The making of a magazine
Every now and then, I receive an e-mail or letter from a potential contributor who wants his or her article to appear in WildBird and goes about it in the completely wrong way. Here’s the fifth wrong way: failing to read the submission guidelines.
To the best of my knowledge, most publications provide guidelines so that writers and photographers can learn about the magazine's focus, preferences, policies and procedures. A writer who fails to check the guidelines could be shooting himself in the foot.
Where do you find this treasure trove of tips? Look online, of course. If a thorough hunt doesn't reveal the electronic document, then send a self-addressed stamped envelope with your request for the magazine's guidelines. (Please, use online resources and e-mail as much as possible. They typically make an editor's job much easier.)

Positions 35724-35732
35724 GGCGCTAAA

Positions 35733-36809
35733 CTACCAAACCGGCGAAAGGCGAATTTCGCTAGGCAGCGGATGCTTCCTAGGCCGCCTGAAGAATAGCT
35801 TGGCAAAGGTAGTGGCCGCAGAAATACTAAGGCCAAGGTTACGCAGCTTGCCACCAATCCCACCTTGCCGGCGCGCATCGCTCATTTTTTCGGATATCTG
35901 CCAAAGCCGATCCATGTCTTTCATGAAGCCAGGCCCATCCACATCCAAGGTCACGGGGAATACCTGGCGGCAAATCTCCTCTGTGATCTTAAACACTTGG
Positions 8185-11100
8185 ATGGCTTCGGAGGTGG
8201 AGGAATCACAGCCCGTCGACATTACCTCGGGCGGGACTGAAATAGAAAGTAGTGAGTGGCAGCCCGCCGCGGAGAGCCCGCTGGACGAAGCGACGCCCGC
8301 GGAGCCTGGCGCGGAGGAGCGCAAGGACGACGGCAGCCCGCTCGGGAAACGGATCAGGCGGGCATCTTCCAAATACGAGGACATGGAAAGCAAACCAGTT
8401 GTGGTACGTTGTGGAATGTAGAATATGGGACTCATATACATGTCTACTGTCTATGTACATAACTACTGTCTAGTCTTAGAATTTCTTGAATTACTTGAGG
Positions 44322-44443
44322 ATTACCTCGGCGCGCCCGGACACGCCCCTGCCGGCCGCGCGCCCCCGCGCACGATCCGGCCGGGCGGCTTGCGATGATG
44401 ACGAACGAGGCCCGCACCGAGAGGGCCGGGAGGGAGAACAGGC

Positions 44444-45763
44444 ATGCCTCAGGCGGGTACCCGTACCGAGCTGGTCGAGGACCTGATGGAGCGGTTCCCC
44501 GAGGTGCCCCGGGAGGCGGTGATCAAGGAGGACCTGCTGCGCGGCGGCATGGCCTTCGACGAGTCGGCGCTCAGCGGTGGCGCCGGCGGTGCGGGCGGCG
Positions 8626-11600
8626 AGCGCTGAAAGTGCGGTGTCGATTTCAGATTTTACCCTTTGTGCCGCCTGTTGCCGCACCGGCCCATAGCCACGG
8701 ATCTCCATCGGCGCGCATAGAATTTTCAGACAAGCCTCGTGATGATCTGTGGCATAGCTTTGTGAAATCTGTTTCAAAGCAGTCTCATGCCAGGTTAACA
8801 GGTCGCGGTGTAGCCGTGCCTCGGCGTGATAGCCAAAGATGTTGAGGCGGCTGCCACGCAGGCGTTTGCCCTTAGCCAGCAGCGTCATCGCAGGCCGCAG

When scrutinizing a magazine's submission guidelines, take note of things like this:
"The magazine does not accept unsolicited manuscripts and photo submissions. Please send a detailed query that proposes your story idea or asks if we have a need for the particular photographs that you would like to submit."and this:
"We do NOT want stories about a weekend visit to a top birding area. We would rather have someone intimately familiar with the region ... to write the article."and this:
Many writers expect final review of the edited version of their manuscripts – a standard practice at many birding and ornithological journals. WildBird does not follow that practice.Close scrutiny of the guidelines can help you discern if you and the magazine/editor are a good fit for a satisfying transaction. Always keep in mind that this is a business transaction.
Want to see the previous snafu?